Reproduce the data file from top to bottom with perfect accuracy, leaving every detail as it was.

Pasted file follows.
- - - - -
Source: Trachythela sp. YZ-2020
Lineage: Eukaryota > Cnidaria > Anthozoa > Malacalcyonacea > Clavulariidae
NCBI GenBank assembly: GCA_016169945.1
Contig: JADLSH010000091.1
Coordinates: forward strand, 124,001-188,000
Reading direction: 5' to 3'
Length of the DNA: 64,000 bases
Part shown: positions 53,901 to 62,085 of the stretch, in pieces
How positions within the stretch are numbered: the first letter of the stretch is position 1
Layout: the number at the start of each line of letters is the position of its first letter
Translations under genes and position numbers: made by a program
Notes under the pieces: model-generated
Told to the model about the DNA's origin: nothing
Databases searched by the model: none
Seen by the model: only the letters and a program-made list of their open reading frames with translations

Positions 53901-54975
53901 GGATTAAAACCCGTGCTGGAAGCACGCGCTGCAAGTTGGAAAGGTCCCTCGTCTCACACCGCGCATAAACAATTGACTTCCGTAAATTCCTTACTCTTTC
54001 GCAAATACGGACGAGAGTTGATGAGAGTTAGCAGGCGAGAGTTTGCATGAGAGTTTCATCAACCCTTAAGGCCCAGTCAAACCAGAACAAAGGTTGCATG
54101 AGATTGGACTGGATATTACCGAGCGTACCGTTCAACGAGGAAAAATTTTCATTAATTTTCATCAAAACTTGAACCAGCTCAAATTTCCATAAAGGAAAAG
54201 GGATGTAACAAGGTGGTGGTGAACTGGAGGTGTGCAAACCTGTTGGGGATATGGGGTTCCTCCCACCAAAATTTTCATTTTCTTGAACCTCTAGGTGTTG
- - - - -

Source: Trachythela sp. YZ-2020
Lineage: Eukaryota > Cnidaria > Anthozoa > Malacalcyonacea > Clavulariidae
NCBI GenBank assembly: GCA_016169945.1
Contig: JADLSH010000091.1
Coordinates: forward strand, 124,001-188,000
Reading direction: 5' to 3'
Length of the DNA: 64,000 bases
Part shown: positions 53,901 to 62,085 of the stretch, in pieces
How positions within the stretch are numbered: the first letter of the stretch is position 1
Layout: the number at the start of each line of letters is the position of its first letter
Translations under genes and position numbers: made by a program
Notes under the pieces: model-generated
Told to the model about the DNA's origin: nothing
Databases searched by the model: none
Seen by the model: only the letters and a program-made list of their open reading frames with translations

Positions 53901-54975
53901 GGATTAAAACCCGTGCTGGAAGCACGCGCTGCAAGTTGGAAAGGTCCCTCGTCTCACACCGCGCATAAACAATTGACTTCCGTAAATTCCTTACTCTTTC
54001 GCAAATACGGACGAGAGTTGATGAGAGTTAGCAGGCGAGAGTTTGCATGAGAGTTTCATCAACCCTTAAGGCCCAGTCAAACCAGAACAAAGGTTGCATG
54101 AGATTGGACTGGATATTACCGAGCGTACCGTTCAACGAGGAAAAATTTTCATTAATTTTCATCAAAACTTGAACCAGCTCAAATTTCCATAAAGGAAAAG
54201 GGATGTAACAAGGTGGTGGTGAACTGGAGGTGTGCAAACCTGTTGGGGATATGGGGTTCCTCCCACCAAAATTTTCATTTTCTTGAACCTCTAGGTGTTG